Houzz, the online homeowners' community and home design photo database, announced Monday that it had secured a series B $11.6 million funding, from investors Sequoia Capital, Don Katz, Gary Ginsberg, Oren Zeev, and Amos Wilnai.
Alfred Lin of Sequoia Capital will join the board of directors at Houzz. Since the company's last $2 million funding round in 2010, it has increased its online traffic by ten-fold, according to one report.
Houzz contains a large collection of home design professionals' portfolios, where housing enthusiasts' can create social accounts, browse through pictures, find designers or architects in their areas, share tips with other members, and create their own interactive design profiles called "ideabooks," wherein the user can collect photos by theme or style.
As an appreciator of home design, I was very impressed with Houzz upon first encouner, and it's hard to ignore the massive amounts of great press the site has recieved.
Houzz was created after co-founder Adi Tatarko and her husband, and the other co-founder, Alon bought a home and had trouble renovating it, as a source for new home-owners. Ironically, the business has consumed so much of the couple's time, they still haven't finished the rennovation, said Tatarko in her recent interview with AllThingsD.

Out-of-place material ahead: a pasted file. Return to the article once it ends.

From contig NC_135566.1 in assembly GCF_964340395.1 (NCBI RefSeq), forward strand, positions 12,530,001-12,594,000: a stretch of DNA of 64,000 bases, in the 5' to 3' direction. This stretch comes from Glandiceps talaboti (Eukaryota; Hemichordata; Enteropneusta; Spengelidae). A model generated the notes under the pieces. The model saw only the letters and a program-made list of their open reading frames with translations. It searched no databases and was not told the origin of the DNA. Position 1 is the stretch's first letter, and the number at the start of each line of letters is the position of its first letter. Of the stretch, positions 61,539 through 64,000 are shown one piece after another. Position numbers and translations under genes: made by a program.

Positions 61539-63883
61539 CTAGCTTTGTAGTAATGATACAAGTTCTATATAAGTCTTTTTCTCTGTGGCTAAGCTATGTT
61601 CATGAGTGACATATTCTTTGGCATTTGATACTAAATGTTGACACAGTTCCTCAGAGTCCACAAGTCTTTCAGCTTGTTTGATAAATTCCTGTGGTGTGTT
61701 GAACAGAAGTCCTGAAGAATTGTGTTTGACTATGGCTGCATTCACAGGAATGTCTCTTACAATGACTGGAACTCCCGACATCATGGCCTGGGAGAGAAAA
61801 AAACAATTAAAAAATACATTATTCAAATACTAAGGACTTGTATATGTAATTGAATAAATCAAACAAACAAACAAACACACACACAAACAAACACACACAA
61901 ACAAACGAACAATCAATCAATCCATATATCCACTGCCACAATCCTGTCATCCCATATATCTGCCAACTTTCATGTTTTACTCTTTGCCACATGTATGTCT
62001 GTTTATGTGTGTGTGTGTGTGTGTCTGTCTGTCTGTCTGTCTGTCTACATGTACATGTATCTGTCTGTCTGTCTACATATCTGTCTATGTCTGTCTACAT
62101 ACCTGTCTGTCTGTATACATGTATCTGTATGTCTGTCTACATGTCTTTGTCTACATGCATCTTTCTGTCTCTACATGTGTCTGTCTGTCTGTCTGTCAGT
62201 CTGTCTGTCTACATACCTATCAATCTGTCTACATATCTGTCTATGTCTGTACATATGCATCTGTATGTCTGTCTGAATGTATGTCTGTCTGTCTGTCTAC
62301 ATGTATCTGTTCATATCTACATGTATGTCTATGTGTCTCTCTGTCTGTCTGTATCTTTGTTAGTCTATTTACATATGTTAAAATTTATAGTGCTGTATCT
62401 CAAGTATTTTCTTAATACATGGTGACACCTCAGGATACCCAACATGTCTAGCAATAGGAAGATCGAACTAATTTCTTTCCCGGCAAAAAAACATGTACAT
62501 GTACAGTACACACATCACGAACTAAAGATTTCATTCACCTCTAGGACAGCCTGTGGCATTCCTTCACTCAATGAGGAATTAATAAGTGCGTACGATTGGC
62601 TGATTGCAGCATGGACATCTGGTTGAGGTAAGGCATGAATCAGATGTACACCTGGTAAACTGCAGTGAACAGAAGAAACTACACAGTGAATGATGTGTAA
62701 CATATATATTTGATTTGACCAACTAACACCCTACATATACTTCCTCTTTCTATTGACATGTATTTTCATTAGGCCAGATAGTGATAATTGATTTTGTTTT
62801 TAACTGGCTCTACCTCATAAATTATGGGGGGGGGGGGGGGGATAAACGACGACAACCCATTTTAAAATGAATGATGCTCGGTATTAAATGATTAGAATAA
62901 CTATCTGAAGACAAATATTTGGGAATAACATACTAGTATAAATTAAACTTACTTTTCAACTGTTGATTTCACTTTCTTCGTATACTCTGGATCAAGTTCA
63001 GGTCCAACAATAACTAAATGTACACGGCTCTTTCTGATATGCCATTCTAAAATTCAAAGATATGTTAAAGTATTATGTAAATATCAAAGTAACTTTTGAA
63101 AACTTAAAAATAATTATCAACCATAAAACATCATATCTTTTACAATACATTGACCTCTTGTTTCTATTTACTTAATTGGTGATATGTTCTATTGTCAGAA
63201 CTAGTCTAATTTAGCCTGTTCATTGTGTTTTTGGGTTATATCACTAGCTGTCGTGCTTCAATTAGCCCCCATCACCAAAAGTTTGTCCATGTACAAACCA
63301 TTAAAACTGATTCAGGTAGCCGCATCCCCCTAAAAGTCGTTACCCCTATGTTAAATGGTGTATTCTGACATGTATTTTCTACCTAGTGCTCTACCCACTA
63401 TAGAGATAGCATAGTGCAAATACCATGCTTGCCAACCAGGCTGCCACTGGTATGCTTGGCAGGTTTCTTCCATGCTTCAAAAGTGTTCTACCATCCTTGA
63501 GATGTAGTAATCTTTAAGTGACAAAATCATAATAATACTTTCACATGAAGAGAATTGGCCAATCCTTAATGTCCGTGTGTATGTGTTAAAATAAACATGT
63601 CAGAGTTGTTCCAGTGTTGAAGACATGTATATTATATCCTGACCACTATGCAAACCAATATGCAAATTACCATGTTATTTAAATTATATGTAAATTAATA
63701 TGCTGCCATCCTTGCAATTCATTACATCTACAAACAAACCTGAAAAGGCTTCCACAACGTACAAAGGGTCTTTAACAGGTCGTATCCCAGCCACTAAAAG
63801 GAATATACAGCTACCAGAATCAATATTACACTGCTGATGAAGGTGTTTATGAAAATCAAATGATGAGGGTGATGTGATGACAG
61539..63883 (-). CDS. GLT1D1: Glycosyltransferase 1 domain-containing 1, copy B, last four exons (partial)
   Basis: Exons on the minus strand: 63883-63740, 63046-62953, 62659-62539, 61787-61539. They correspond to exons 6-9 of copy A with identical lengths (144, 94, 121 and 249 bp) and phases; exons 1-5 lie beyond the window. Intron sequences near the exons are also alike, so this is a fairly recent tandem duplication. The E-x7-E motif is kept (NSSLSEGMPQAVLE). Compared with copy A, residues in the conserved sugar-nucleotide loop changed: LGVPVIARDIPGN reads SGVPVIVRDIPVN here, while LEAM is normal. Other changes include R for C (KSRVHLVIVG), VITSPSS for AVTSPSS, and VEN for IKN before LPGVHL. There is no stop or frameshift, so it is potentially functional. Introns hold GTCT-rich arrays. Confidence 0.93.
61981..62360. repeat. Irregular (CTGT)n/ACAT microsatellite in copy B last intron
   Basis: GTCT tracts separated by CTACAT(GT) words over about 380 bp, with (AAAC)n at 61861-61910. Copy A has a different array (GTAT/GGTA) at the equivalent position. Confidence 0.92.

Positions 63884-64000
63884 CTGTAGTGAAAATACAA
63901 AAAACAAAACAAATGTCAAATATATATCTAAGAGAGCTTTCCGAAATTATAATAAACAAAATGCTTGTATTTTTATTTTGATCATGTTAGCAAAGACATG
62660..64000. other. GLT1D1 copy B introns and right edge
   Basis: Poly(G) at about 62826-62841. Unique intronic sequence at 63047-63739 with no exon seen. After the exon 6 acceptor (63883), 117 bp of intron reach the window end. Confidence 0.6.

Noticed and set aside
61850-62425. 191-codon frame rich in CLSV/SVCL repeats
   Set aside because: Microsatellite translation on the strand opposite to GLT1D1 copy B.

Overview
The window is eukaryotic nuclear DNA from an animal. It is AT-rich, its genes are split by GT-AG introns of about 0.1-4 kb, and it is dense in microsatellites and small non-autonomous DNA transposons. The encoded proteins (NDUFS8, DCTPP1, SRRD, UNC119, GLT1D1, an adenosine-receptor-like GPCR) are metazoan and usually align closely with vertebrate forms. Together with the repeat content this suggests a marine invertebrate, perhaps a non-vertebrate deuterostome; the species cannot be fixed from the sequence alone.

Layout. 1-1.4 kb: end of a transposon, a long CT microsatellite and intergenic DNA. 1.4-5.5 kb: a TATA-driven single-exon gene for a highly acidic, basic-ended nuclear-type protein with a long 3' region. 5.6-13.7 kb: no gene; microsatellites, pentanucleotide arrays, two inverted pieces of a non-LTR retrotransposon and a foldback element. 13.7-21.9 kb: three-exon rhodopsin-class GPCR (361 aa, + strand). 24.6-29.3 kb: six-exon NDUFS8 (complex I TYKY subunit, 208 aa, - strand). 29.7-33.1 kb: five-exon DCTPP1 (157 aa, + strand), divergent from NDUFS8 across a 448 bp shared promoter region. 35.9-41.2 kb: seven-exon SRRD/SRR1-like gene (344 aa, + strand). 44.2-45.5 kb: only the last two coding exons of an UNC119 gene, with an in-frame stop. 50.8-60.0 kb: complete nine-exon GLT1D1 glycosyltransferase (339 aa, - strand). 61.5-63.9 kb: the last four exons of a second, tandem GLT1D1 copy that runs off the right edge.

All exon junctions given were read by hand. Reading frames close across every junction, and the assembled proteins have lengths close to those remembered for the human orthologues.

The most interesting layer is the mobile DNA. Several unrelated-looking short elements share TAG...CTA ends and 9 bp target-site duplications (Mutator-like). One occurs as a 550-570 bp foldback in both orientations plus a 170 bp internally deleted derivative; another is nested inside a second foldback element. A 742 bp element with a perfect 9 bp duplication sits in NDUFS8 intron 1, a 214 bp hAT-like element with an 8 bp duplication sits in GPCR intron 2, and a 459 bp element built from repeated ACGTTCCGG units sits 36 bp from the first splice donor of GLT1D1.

The Houzz community has over 25,000 networked home design professionals, and the site yields 50 million pages views per month, from professionals and non-professionals alike. Houzz is free and runs on an ad-based business model. (The ads were not very distracting, from my own browsing experience.)
Interestingly, the site also links users to businesses where select items can be found, no doubt another even source for the company.
Not to repeat myself, but in my humble opinion this really is a very good site for those interested in home design, whether finding new ideas for rennovation or just browsing for quick home improvement projects, like replacing towel racks or shelving units.
The only real danger here is getting sucked in by the sheer expansiveness of Houzz. Because another essential Internet distraction on our "bookmarked" page is just what we all need, right?